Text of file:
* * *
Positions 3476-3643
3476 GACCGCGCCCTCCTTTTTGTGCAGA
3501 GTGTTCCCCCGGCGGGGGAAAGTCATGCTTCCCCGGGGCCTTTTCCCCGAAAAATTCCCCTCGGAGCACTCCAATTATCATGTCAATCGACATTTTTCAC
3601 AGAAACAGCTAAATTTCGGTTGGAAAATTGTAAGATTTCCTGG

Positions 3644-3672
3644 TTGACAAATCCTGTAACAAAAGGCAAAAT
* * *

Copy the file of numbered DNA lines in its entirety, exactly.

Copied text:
Positions 3476-3643
3476 GACCGCGCCCTCCTTTTTGTGCAGA
3501 GTGTTCCCCCGGCGGGGGAAAGTCATGCTTCCCCGGGGCCTTTTCCCCGAAAAATTCCCCTCGGAGCACTCCAATTATCATGTCAATCGACATTTTTCAC
3601 AGAAACAGCTAAATTTCGGTTGGAAAATTGTAAGATTTCCTGG

Positions 3644-3672
3644 TTGACAAATCCTGTAACAAAAGGCAAAAT